Dash Point State Park, Federal Way
This page describes the beach and its marine life. For information about the park and its recreational amenities, please visit Washington State's Dash Point State Park page (external).
The beach forms the northern boundary of Dash Point State Park located south of the city of Federal Way. The beach is very flat and can be 1,000 feet wide at low tide. The beach is comprised mainly of sand with a few patches of gravel or mud. The west end of the beach, where it is widest, is a huge alluvial fan deposited by a small stream that runs through the park. The stream flows through a steep ravine into which mud slides have become more frequent with increasing development. Local residents stated that the upper beach used to be comprised of gravel and cobbles but that they have been buried after flood events in recent years. The beach is bounded by clay bluffs in many places, and curved trees as well as toppled trees indicate that erosion is actively occurring.
Thirty-two species (about the median number for all of the beaches combined) of invertebrates were identified on this beach. This number was surprising, given the limited diversity of habitat.
The presence of eelgrass accounts for much of the diversity of invertebrates. An extensive eelgrass bed provided habitat for geoducks, large cockles, jackknife clams, moon snails, orange peel sea slugs (bright orange and a foot or more long) and bamboo worms. Horse clams were common in the eelgrass bed and on the middle beach as well. The striped nudibranch, which favor eelgrass beds, were common place.
Marine life is scarce on the upper beach except for colonies of ghost shrimp and sand clams. A few pink Baltic macomas and soft-shell clams have been found there as well.
|Bent Nose Macoma
||Pleurophyllidia californica |
|Small Acorn Barnacle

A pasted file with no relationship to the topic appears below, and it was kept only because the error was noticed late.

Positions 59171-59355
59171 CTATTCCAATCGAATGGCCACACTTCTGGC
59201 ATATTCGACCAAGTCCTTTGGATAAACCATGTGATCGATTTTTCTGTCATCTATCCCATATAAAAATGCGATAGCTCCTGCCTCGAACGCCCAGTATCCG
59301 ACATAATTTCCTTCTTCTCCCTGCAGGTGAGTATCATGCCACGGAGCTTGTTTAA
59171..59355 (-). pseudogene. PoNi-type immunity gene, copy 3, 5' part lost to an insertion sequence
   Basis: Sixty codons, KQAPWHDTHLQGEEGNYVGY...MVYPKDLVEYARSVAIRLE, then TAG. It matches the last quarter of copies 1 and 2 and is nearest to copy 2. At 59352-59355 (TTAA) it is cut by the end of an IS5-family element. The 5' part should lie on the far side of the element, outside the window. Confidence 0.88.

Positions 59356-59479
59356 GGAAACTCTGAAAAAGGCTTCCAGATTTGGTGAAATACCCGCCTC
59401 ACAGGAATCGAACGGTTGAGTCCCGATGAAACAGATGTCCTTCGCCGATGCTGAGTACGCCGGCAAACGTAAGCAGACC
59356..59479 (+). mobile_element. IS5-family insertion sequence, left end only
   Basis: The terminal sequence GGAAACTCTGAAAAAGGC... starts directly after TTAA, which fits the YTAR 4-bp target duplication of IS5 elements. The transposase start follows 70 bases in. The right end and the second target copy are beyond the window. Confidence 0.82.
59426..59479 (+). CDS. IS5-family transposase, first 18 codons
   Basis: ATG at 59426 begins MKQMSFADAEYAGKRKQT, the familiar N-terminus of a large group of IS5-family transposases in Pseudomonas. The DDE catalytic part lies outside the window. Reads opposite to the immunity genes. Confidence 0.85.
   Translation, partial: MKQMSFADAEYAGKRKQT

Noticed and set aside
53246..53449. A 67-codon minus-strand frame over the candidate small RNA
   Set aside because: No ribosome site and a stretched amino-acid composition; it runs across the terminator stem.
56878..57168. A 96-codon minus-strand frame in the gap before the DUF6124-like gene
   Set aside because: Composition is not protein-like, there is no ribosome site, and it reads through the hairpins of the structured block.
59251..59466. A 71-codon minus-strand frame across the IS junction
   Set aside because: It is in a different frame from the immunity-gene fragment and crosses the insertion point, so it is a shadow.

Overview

|Northern kelp crab
|Bay ghost shrimp
|Parchment tube worm
|Jointed tube worm
The scarcity of clams at this beach rendered the sampling protocol inappropriate. It was designed for sampling hard shelled clams.There were virtually none at this beach because the substrate was too uniformly sandy to support them.
Nearly all of the clams found during the survey were sand macomas. While they are common on this beach, they do not seem to form dense colonies as the Manila and little-neck clams do. Most of the clams were found toward the east end of the beach. This beach appears to be an excellent habitat for geoducks and might benefit from planting. We found a few cockles and macomas in the sand flats. Near the dock, there is a colony of horse clams. They are in the gravel and cobbles that are overlaid by approximately six inches of sand. Seaweed Only nine species of algae were recorded on this beach, including eelgrass. This low diversity is due primarily to there being little substrate, such as large rocks, for attachment. Surf could also be a factor. An extensive eelgrass bed was located along the entire beach at about the +1 foot and lower
- Enteromorpha intestinalis
- Enteromorpha plumosa
- Enteromorpha. linza
- Ulva lactuca
- Fucus sp
- Punctaria hesperia
- Pylaiella littoralis
- Polysiphonia collinsii
This beach has at least one "resident" great blue heron. The state park ranger stated that sea lions haul out for the night on this beach. Use This long, flat sandy beach is used mainly for family recreation such as beachcombing and swimming. Children and adults wade and swim on this beach as the sand warms the water on an incoming tide. The beach is not often used for harvesting as there is little here to be harvested.